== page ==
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 A Real Estate One closing agent takes her client through documents outside, under a tent, as part of new safety guidelines during the COVID-19 pandemic.

A Real Estate One closing agent takes her client through documents outside, under a tent, as part of new safety guidelines during the COVID-19 pandemic.

Photo provided by Caron Koteles-Riha, Real Estate One


Realtors respond to pandemic, establish extra precautions

By: Jonathan Shead | C&G Newspapers | Published June 19, 2020

METRO DETROIT — Buying or selling a home continues to change, adapt and look different in the middle of a worldwide pandemic.

Wearing shoe coverings and tidying up may be normal for buyers and sellers, but these days buyers are also asked to wear a face mask and gloves to enter a home, and sellers are asked to provide those items at their front door for anyone who doesn’t have them.

Sellers are asked to turn on all lights, open closet and room doors, and even open a couple cabinets to alleviate as many touch points as possible. After each showing, homeowners are tasked with re-sanitizing their home top to bottom. In some cases, documents declaring you aren’t sick and don’t carry the virus have to be signed by both parties.

When it comes time to sign and close the deal, buyers and sellers are now separated into two rooms to go through paperwork.

“It takes away a little bit of the excitement that a seller feels when they’re giving the keys to the buyer, or if it’s the buyer’s first home, it’s usually so exciting,” Real Estate One Associate Broker Caron Koteles Riha said. “Now they don’t get to meet until after the sale, so that’s changed a little bit.”

For buyers, sellers and real estate agents alike, it’s likely hard to ignore the extra precautions that have been put in place for everyone’s safety and to reduce any potential spread of COVID-19.

“When we show properties, it’s a little more cumbersome, because we have to get those documents acknowledging they are COVID-19-free before we can set up the showing,” Real Living Great Lakes Broker Kathy Coon said. “That’s one thing that’s one extra big, giant step we have to do … but we feel it’s important in order to keep everybody safe.”

All these changes have happened in a matter of two months, since May 7, when Gov. Gretchen Whitmer rescinded part of her Safer at Home executive order, which deemed the real estate industry an essential business again. Before then, starting in late March, real estate agents were deemed nonessential and were left scrambling to shift their operations entirely online.

While some continued to fare well amid the shutdown, others were met with challenges in trying to keep potential deals from falling through or starting new ones.

“I hosted quite a few virtual showings. I had prepared right as it was all happening. I recall going to my office and telling my staff, ‘Be prepared. I think this is going to get bad, so let’s take some extra steps to prepare for the worst,’” Koteles Riha said. “Not really knowing what the worst-case scenario could be, we went through every one of our listings and did a walk-through video.”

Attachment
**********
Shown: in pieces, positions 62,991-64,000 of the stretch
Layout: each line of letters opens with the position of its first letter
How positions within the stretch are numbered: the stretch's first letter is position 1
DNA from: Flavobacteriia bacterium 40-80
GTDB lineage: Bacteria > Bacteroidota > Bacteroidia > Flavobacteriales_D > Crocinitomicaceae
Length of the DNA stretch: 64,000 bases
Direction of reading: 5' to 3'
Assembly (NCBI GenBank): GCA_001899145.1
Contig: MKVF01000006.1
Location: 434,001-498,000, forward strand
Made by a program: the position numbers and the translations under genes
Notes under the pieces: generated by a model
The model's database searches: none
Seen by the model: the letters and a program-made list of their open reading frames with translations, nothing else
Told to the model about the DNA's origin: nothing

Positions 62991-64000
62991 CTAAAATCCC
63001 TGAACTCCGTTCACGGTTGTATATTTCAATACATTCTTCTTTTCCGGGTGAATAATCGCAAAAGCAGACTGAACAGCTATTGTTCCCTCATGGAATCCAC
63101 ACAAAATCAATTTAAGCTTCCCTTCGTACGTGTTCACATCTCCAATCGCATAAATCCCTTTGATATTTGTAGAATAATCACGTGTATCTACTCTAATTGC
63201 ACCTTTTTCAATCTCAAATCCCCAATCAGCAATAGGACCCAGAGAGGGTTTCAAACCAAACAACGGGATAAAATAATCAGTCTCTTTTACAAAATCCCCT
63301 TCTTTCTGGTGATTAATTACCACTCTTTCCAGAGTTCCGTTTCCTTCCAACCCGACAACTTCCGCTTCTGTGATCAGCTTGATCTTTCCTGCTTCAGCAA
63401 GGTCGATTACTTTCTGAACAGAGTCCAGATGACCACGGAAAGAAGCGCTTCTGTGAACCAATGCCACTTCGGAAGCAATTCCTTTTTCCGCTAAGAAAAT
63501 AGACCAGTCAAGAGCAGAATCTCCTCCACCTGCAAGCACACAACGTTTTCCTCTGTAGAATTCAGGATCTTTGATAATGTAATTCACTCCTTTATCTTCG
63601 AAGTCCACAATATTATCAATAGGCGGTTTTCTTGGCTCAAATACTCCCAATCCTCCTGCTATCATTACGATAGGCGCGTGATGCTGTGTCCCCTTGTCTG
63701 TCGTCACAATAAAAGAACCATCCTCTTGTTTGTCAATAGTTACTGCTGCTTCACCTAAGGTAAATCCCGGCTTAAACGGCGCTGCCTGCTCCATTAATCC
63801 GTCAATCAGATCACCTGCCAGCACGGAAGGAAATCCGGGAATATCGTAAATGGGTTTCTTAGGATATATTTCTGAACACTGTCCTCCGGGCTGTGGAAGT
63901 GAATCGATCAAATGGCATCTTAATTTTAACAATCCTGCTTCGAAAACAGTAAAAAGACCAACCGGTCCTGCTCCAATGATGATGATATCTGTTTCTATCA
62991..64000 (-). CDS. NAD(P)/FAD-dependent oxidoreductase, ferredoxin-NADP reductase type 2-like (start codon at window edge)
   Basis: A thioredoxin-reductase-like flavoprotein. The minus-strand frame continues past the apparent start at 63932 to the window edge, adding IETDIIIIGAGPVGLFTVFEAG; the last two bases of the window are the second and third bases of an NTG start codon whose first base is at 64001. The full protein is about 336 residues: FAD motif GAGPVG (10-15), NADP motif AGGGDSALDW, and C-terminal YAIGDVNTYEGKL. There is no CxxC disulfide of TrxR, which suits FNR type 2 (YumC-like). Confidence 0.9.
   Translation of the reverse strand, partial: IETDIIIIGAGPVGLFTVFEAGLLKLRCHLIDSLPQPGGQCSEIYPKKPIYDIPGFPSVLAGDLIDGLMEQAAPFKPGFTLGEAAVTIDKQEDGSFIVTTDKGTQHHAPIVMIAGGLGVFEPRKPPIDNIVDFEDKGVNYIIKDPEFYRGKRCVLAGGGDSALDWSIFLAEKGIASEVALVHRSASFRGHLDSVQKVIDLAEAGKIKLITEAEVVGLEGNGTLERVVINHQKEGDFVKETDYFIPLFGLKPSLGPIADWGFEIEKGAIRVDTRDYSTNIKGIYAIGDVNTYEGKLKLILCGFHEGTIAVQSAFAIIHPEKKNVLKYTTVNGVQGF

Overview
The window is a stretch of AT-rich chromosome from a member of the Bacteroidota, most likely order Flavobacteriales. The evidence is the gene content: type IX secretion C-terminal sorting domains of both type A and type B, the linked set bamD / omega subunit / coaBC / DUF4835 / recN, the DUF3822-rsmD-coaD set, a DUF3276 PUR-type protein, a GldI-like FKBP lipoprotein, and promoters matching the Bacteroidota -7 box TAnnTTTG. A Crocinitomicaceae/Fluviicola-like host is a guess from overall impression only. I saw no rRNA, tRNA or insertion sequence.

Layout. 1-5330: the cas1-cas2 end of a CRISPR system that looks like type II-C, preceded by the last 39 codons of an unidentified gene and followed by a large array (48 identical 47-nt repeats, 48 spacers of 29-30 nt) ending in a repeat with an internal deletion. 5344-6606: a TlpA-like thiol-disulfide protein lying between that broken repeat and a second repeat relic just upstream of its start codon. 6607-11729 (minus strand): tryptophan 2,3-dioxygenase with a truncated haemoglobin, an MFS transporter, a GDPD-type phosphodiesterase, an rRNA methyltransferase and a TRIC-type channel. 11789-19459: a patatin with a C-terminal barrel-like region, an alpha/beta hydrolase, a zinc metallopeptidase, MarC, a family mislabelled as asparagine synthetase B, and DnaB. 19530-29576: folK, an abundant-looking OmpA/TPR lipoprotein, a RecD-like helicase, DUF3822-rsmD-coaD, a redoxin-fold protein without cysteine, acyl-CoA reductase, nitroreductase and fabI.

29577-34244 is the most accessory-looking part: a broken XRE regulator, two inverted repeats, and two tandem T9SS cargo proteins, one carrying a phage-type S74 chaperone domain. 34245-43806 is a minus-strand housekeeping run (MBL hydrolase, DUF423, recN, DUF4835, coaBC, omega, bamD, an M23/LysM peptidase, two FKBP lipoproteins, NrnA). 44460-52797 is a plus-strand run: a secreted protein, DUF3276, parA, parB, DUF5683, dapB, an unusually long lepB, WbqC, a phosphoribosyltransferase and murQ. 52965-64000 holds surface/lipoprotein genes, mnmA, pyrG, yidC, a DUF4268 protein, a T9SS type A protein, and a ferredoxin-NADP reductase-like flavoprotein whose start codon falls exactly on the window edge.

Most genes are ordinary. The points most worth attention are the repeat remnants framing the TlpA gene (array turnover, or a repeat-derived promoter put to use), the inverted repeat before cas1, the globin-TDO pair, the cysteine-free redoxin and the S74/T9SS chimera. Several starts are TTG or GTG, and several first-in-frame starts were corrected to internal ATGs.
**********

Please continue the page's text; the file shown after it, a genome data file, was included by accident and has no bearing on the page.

Koteles Riha was able to close about six homes before her industry reopened May 7, and she took on a few new listings during that time, which she said are closing now.

Being locked in, Coon turned to the homeowners — if they were present — to conduct virtual tours. Some refused, while others were happy to do so, she said.

“Then you go back and think, ‘What buyer in their right mind would buy a house with a seller just showing you the good parts?’” she said. “They’re not going to show you the leaky basement, or the cracks in the walls or ceilings — stuff they don’t want you to see because they want to sell their house.”

Coon said some of her buyer clients ended up making offers on homes they viewed before the shutdown, though limiting their list to those homes only added to the frustration.

As May 7 and Whitmer’s announcement arrived, real estate agents across the state rejoiced. Koteles Riha and Coon said that’s when the floodgates opened wide with buyers flocking to find their potential new homes.

“It turned into such a strong demand and more of a seller’s market,” Koteles Riha said. 

While higher-end homes still weren’t flying off the shelves, houses under the $350,000 range were receiving multiple offers, Coon said. Koteles Riha added that buyers’ needs have changed and adapted in light of the pandemic as well. Buyers are seeking home offices and child workspaces now more than before.

“We’re not really sure what’s going to happen in the fall as far as kids going back to school,” she said. “Making it more of a home office situation for children and adults is the new thing now. It was out there, but now it’s a bigger demand.”
While Koteles Riha doesn’t think the industry has been negatively impacted, she acknowledged that her industry isn’t out of the woods yet and it may be too early to tell the lasting impacts.

“I think the masks will eventually go away, but I think the sanitation (practices) will continue on forever,” she said. “I expect that under the conditions we’re working in now, we will be dealing with this at least through this time next year.”

“I think once we get the vaccination for the virus is when a lot of these practices will be relaxed, but they’ll never really disappear, I don’t think,” Coon added.